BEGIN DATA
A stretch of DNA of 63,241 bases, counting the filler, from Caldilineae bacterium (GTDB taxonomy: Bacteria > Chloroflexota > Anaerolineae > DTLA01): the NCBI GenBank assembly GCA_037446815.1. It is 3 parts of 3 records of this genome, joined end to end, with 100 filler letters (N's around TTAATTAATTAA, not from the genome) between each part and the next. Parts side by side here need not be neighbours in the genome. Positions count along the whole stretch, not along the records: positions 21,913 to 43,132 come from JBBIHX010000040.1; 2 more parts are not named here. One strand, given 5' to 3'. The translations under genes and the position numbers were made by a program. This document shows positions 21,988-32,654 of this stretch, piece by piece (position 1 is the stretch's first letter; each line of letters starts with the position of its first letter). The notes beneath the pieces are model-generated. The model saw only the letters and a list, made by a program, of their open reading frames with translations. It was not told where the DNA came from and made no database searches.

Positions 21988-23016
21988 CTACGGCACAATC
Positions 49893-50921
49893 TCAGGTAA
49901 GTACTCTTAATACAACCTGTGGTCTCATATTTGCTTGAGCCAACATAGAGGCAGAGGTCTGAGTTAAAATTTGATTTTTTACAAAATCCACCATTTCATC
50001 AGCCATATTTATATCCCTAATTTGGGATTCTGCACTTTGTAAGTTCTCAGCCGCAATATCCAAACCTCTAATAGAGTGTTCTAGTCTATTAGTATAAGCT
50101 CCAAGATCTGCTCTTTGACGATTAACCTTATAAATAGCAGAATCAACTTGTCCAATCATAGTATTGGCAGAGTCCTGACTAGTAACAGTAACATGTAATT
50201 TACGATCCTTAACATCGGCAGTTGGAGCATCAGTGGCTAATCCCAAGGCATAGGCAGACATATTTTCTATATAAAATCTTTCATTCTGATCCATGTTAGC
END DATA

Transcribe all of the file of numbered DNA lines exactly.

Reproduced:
A stretch of DNA of 63,241 bases, counting the filler, from Caldilineae bacterium (GTDB taxonomy: Bacteria > Chloroflexota > Anaerolineae > DTLA01): the NCBI GenBank assembly GCA_037446815.1. It is 3 parts of 3 records of this genome, joined end to end, with 100 filler letters (N's around TTAATTAATTAA, not from the genome) between each part and the next. Parts side by side here need not be neighbours in the genome. Positions count along the whole stretch, not along the records: positions 21,913 to 43,132 come from JBBIHX010000040.1; 2 more parts are not named here. One strand, given 5' to 3'. The translations under genes and the position numbers were made by a program. This document shows positions 21,988-32,654 of this stretch, piece by piece (position 1 is the stretch's first letter; each line of letters starts with the position of its first letter). The notes beneath the pieces are model-generated. The model saw only the letters and a list, made by a program, of their open reading frames with translations. It was not told where the DNA came from and made no database searches.

Positions 21988-23016
21988 CTACGGCACAATC
Positions 49893-50921
49893 TCAGGTAA
49901 GTACTCTTAATACAACCTGTGGTCTCATATTTGCTTGAGCCAACATAGAGGCAGAGGTCTGAGTTAAAATTTGATTTTTTACAAAATCCACCATTTCATC
50001 AGCCATATTTATATCCCTAATTTGGGATTCTGCACTTTGTAAGTTCTCAGCCGCAATATCCAAACCTCTAATAGAGTGTTCTAGTCTATTAGTATAAGCT
50101 CCAAGATCTGCTCTTTGACGATTAACCTTATAAATAGCAGAATCAACTTGTCCAATCATAGTATTGGCAGAGTCCTGACTAGTAACAGTAACATGTAATT
50201 TACGATCCTTAACATCGGCAGTTGGAGCATCAGTGGCTAATCCCAAGGCATAGGCAGACATATTTTCTATATAAAATCTTTCATTCTGATCCATGTTAGC